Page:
1. Pittsburgh offensive line vs. Bears defensive line…The Bears defensive line hasn’t played up to expectations through two games, especially the pass rush. DE Julius Peppers will need to demonstrate he’s not washed up by feasting on a Pittsburgh offensive line that even Steelers head coach Mike Tomlin says is in a “developmental stage.” Center Fernando Velasco has taken over for injured Maurkice Pouncey, who was lost for the season in game one. Velasco has been adequate in relief, but faces a challenge from emerging Chicago DT Stephen Paea. Paea, a Bears second-round draft choice in 2010, is playing up to those expectations with a strong push up the middle. The Bears need more from his fellow DT Henry Melton, who has been on cruise control through the season’s two weeks. A concussion suffered in preseason game one seems to have affected Melton’s conditioning and strength. Either Corey Wootton or Shea McClellin needs to offer a more consistent pass rush from the other DE position.
2. Steelers running game vs. Bears LB’s…Thus far, the Bears rank 31st in third-down defense and have allowed both the Bengals and Vikings to engineer long drives. MLB D.J. Williams has yet to flash, and may be holding the position warm until rookie second-rounder Jon Bostic gets fully comfortable. Pittsburgh’s running game has been nonexistent, though the Steelers are excited for rookie RB Le’Veon Bell to display his skills.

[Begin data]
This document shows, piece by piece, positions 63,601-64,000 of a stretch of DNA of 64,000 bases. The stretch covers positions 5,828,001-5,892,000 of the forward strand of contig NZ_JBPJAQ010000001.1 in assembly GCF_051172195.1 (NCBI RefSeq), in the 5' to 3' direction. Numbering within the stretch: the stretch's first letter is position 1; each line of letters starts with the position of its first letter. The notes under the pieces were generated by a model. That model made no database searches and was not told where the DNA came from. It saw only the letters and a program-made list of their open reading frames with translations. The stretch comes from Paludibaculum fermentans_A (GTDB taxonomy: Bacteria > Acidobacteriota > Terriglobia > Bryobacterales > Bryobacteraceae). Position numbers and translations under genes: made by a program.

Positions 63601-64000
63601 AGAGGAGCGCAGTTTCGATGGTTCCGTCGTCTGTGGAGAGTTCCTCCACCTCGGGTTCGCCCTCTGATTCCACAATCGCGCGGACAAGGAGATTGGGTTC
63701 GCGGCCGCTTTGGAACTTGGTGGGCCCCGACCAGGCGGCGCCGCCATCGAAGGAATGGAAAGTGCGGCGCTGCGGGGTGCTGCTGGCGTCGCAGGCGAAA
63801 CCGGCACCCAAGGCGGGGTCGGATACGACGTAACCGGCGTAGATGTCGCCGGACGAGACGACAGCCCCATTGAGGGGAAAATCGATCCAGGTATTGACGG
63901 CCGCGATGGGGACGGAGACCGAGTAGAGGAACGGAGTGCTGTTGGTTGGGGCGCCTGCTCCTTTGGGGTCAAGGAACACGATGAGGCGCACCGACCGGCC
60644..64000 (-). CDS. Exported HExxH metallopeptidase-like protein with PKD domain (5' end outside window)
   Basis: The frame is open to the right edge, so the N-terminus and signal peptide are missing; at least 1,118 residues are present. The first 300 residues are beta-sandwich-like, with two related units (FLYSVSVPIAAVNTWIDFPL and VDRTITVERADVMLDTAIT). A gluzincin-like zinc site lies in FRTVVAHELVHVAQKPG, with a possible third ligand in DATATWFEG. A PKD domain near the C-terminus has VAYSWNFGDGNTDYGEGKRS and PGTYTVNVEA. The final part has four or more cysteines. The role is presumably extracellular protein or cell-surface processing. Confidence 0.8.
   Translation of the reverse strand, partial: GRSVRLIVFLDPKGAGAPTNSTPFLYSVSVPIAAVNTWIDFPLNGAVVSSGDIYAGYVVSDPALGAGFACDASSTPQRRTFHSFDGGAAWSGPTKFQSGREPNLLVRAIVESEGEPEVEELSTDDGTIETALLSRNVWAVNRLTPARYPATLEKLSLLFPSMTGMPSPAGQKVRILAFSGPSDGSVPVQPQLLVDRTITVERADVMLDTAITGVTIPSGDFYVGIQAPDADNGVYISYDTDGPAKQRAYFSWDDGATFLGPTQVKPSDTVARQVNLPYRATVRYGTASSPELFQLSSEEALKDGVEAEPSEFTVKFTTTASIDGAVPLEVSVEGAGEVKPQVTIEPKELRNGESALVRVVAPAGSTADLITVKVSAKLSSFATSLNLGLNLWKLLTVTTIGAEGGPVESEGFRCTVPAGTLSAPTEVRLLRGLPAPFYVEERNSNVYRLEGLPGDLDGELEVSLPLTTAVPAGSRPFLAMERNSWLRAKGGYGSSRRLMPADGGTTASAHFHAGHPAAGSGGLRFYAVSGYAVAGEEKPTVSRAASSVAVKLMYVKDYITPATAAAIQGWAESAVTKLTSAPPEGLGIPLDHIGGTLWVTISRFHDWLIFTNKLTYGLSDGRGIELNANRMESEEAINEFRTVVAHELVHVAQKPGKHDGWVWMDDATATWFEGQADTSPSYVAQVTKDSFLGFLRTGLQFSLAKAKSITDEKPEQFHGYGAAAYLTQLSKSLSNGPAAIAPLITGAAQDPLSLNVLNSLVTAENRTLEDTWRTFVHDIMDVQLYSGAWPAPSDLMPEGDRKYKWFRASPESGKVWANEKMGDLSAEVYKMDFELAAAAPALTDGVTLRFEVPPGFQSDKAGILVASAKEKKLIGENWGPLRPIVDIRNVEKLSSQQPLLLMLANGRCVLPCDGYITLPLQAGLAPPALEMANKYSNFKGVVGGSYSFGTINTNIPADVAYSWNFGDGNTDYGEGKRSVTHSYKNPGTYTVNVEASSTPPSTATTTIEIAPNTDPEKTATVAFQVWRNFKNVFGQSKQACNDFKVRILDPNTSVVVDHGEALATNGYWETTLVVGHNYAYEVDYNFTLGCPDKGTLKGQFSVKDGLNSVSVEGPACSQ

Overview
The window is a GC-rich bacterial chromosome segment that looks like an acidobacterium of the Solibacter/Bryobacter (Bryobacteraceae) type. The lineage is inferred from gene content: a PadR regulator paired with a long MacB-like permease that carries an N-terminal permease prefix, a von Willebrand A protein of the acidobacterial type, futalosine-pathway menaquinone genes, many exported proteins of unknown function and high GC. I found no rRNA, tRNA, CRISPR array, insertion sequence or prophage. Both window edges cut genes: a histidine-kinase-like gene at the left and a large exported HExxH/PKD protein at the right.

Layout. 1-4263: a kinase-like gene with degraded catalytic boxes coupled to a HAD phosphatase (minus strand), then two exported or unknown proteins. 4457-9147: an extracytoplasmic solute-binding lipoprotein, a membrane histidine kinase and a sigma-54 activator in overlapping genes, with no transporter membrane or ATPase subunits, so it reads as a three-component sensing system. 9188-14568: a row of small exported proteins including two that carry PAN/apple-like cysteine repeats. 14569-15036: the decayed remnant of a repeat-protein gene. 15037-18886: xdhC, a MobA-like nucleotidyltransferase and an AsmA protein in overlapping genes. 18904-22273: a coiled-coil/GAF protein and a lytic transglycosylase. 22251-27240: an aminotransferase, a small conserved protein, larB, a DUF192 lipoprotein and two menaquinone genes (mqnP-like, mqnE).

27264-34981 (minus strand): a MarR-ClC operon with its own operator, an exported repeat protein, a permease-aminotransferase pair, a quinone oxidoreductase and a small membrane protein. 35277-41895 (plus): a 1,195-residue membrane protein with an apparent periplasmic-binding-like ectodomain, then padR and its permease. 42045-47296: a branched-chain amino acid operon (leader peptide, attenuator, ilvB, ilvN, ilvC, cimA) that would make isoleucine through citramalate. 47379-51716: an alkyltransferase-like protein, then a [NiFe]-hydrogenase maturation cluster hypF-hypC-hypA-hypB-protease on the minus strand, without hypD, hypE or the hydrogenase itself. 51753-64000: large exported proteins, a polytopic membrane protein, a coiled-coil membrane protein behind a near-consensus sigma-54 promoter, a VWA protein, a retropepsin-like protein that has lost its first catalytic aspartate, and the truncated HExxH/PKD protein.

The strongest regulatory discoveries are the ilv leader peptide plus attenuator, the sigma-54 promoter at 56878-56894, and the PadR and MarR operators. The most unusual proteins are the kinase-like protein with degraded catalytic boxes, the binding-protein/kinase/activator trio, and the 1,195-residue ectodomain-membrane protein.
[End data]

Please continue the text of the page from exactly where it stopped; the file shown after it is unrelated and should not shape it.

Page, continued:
3. Steelers TE Heath Miller vs. Bears S Major Wright…Miller will see his first action of the season, but provides a reliable target for Pittsburgh QB Ben Roethlisberger. The Steelers lack outside playmakers, so getting Miller down the season appears to be one of Pittsburgh’s “go to” strategies. Wright is rounding into form as one of the NFC’s better safeties. He provides not only a ballhawk presence, but is a force in run support. Expect Pittsburgh to challenge him down the middle.
4. Bears QB Jay Cutler vs. Steelers defense/misc…..By now, everyone is tired of hearing about how Cutler has struggled in the darkness. He possesses the most weapons he’s had in his Bears career, and if the offensive line provides protection, he should be able to pick and choose his targets. Even more important is ball security. The Bears have been turnover prone through the season’s first two weeks, and last week’s miscues almost cost them the game against Minnesota. A patient Cutler, exercising good judgement, is the best prescription to ward off what should be an aggressive Pittsburgh attack unit.